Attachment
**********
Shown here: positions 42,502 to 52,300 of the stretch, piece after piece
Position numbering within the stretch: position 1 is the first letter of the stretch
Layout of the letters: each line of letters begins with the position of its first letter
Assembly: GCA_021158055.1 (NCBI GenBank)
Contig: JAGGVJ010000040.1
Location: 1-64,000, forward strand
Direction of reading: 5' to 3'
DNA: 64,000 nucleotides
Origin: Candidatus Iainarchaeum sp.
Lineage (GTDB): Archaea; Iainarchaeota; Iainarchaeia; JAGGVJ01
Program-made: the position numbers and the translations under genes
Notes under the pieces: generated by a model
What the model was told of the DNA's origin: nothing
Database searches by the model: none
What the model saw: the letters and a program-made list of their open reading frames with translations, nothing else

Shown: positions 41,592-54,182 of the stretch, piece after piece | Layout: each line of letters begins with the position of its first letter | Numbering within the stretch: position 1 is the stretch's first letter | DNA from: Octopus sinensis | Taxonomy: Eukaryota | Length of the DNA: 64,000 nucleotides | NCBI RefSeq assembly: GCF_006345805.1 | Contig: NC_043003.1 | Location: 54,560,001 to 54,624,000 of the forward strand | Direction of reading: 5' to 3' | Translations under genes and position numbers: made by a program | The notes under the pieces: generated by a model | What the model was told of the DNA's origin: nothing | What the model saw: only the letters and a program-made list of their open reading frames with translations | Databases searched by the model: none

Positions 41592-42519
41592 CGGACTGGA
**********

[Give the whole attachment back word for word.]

Shown here: positions 42,502 to 52,300 of the stretch, piece after piece
Position numbering within the stretch: position 1 is the first letter of the stretch
Layout of the letters: each line of letters begins with the position of its first letter
Assembly: GCA_021158055.1 (NCBI GenBank)
Contig: JAGGVJ010000040.1
Location: 1-64,000, forward strand
Direction of reading: 5' to 3'
DNA: 64,000 nucleotides
Origin: Candidatus Iainarchaeum sp.
Lineage (GTDB): Archaea; Iainarchaeota; Iainarchaeia; JAGGVJ01
Program-made: the position numbers and the translations under genes
Notes under the pieces: generated by a model
What the model was told of the DNA's origin: nothing
Database searches by the model: none
What the model saw: the letters and a program-made list of their open reading frames with translations, nothing else

Shown: positions 41,592-54,182 of the stretch, piece after piece | Layout: each line of letters begins with the position of its first letter | Numbering within the stretch: position 1 is the stretch's first letter | DNA from: Octopus sinensis | Taxonomy: Eukaryota | Length of the DNA: 64,000 nucleotides | NCBI RefSeq assembly: GCF_006345805.1 | Contig: NC_043003.1 | Location: 54,560,001 to 54,624,000 of the forward strand | Direction of reading: 5' to 3' | Translations under genes and position numbers: made by a program | The notes under the pieces: generated by a model | What the model was told of the DNA's origin: nothing | What the model saw: only the letters and a program-made list of their open reading frames with translations | Databases searched by the model: none

Positions 41592-42519
41592 CGGACTGGA